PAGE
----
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Why Seeds Are Important
Seeds are everywhere in the world. They allow trees to grow, plants to produce fruit, and even give much needed shade when it is too hot outside. They are transported in many different ways, such as through wind, gravity, and even through other animals.
Even though we take seeds for granted, they provide a vital food source for us, as well as beauty to our landscape when they bloom into flowers. It is important to remember that they are several varieties of seeds, and even though each is unique, so we can't eat every kind of seed. Still, they have roughly the same parts that allow them to germinate and grow into plants.
There are three main parts of a seed. The outer part is called the seed coat which allows protection for the seed. There are also two inner parts of a seed. The endosperm gives food and nutrients to the whole seed. The last part is the embryo. You can think of this part as a miniature part of a plant that is waiting to grow. Many of these parts have multiple sections and provide a role in the development of a plant.
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Seeds are really simple in their physical makeup. The seed coat is rather simple because it provides protection for the seed before it germinates--that is, before it starts to grow. Before germination, a seed waits in dormancy, which means that it is waiting to germinate. During this time, the seed coat protects the inner parts of the seed such as the embryo and the endosperm.
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While the seed lays dormant, the endosperm serves its purpose by providing food for the entire seed. The precursor of the embryo's cotyledon, the endosperm will provide food for the seed until it begins to germinate. It then passes on its function to the cotyledon which will serve as a resource of food until the embryo's embryonic leaves arise out of the soil.
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The Embryo and Its Parts
The next part is called the embryo. The embryo is composed of three different parts that start to come alive when the seed begins to germinate. Germination occurs when the seed finds an adequate water source and sets a chain of events that allows the plant to come to life. First, the embryo absorbs the water and swells, shattering the seed coat in the process. Next, the primary root (or radicle) shoots into the earth, which allows the plant to begin drawing nutrients and water. This part provides a firm foundation for the plant to begin growth.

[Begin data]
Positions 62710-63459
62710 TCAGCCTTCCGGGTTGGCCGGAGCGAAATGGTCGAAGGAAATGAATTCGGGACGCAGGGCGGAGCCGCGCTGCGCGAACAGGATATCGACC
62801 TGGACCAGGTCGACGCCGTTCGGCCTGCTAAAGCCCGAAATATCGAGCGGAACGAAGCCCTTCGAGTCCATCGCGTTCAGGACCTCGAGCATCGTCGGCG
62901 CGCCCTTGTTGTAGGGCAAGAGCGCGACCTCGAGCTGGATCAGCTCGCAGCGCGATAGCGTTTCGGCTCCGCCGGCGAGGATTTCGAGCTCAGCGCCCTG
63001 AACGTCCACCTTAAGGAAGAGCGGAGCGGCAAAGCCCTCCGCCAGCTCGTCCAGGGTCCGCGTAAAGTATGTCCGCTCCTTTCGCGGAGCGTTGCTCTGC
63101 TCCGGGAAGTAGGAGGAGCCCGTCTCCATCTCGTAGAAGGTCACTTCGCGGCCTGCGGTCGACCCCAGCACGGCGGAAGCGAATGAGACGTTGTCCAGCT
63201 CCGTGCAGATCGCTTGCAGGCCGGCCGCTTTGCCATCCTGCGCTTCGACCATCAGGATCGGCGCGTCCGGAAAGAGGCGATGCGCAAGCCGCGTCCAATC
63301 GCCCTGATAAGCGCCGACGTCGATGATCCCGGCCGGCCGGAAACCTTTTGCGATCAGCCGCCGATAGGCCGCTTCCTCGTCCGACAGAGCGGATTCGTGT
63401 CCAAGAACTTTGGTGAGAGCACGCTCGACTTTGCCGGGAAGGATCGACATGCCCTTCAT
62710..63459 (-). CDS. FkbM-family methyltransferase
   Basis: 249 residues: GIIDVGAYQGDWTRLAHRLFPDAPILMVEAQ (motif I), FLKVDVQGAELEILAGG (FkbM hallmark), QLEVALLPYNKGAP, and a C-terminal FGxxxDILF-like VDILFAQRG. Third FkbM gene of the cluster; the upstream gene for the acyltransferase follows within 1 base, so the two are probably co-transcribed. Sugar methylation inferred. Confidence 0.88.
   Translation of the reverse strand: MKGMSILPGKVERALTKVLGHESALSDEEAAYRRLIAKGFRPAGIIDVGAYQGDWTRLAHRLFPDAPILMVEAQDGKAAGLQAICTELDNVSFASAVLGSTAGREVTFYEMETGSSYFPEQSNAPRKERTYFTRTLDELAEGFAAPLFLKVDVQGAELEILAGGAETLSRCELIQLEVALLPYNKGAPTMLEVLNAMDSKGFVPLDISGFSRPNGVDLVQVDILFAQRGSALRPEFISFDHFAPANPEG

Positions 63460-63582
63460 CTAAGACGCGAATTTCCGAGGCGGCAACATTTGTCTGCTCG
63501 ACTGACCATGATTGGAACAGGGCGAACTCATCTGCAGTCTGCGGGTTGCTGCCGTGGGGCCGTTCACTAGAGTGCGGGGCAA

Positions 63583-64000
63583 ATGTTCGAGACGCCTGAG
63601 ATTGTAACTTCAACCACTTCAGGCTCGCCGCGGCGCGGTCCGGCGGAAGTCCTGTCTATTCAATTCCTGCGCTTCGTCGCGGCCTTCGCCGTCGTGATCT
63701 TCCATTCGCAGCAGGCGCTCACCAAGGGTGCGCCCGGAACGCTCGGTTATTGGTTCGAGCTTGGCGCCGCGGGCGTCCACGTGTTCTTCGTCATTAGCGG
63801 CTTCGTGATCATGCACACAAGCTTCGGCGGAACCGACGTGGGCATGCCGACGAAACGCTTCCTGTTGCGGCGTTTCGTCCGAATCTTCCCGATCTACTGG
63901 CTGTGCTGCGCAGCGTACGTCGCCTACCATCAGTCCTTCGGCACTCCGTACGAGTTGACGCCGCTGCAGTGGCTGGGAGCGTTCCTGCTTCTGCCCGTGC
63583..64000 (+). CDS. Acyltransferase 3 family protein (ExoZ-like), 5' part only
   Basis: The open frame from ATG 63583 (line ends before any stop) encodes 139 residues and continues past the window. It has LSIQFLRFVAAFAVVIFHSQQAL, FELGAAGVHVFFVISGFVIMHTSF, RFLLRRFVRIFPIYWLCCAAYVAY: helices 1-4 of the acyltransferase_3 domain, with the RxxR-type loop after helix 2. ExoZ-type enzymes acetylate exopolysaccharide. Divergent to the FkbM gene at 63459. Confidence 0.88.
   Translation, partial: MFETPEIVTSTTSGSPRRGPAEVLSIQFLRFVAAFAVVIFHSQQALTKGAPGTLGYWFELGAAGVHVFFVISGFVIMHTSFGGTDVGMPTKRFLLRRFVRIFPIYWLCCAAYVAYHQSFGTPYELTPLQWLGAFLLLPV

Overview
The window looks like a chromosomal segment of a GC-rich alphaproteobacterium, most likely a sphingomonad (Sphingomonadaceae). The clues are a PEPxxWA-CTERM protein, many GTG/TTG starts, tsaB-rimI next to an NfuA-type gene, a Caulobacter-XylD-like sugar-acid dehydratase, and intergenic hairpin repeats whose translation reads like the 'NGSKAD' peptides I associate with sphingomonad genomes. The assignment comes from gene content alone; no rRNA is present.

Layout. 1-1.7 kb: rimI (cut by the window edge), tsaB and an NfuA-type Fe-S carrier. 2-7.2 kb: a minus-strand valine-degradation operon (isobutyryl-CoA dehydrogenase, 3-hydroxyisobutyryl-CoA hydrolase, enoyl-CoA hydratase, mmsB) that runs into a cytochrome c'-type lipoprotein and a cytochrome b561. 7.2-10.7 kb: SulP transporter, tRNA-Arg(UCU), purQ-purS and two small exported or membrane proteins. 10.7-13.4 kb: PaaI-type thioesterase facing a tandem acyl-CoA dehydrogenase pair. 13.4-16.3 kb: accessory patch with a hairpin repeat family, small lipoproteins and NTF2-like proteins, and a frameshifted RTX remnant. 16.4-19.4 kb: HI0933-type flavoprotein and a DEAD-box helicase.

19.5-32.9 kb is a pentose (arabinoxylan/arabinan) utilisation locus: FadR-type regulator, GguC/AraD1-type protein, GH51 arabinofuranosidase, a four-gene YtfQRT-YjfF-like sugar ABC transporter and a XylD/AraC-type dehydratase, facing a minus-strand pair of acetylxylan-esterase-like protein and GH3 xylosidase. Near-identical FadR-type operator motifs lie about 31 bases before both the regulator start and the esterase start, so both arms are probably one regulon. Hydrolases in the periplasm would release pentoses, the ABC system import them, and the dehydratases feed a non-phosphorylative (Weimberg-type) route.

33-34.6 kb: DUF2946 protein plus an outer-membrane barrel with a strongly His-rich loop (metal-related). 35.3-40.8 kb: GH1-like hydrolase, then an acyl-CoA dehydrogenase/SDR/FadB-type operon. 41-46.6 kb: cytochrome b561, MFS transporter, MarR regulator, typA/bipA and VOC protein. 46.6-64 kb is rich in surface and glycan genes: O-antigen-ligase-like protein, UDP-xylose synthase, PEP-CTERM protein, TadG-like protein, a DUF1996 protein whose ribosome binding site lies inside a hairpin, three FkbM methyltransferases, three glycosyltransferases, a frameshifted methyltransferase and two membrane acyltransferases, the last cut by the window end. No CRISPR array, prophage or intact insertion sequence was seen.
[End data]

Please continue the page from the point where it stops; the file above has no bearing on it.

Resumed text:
After this happens, two other parts of the embryo spring into action. For example, the cotyledon is a part of the embryo which provides food for the plant while the seed begins to grow. The cotyledon will continue to provide food for the plant until the embryonic leaves emerge and put an end to its purpose.
Embryonic leaves are responsible for providing a long-term energy source for the plant. This happens when the embryonic leaves shoot through the earth and are supported by the hypocotyl (which is simply the stem that supports the embryonic leaves). When the embryonic leaves reach the surface, they use light from the sun to undergo photosynthesis. Photosynthesis provides food for the plant and allows it to continue growing.
Fun tip: Soak a lima bean overnight in the fridge with a paper towel. In the morning ask an adult to slice it open so you can see inside of it.
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- Full Gardens. "Information on seeds, seed types, discussion on hybrid versus heirloom seeds." http://www.fullgardens.com/seeds.php
- Miller and Levine. Biology. "Inside a Seed." http://www.teachersdomain.org/resource/tdc02.sci.life.stru.insideseed/
- University of Arizona. "Botany: Plant Parts and Functions." http://ag.arizona.edu/pubs/garden/mg/botany/seeds.html
- wikicommons/LadyofHats. http://commons.wikimedia.org/wiki/File:Avocado_seed_diagram-en.svg
- wikicommons/Natural Resources Conservation Service. http://commons.wikimedia.org/wiki/File:Jojoba.seed.jpg
- wikicommons/Rodrigomorante. http://commons.wikimedia.org/wiki/File:Araucaria_seeds.JPG
- wikicommons/USDA-NRCS PLANTS Database. http://commons.wikimedia.org/wiki/File:Solanum_seed.jpg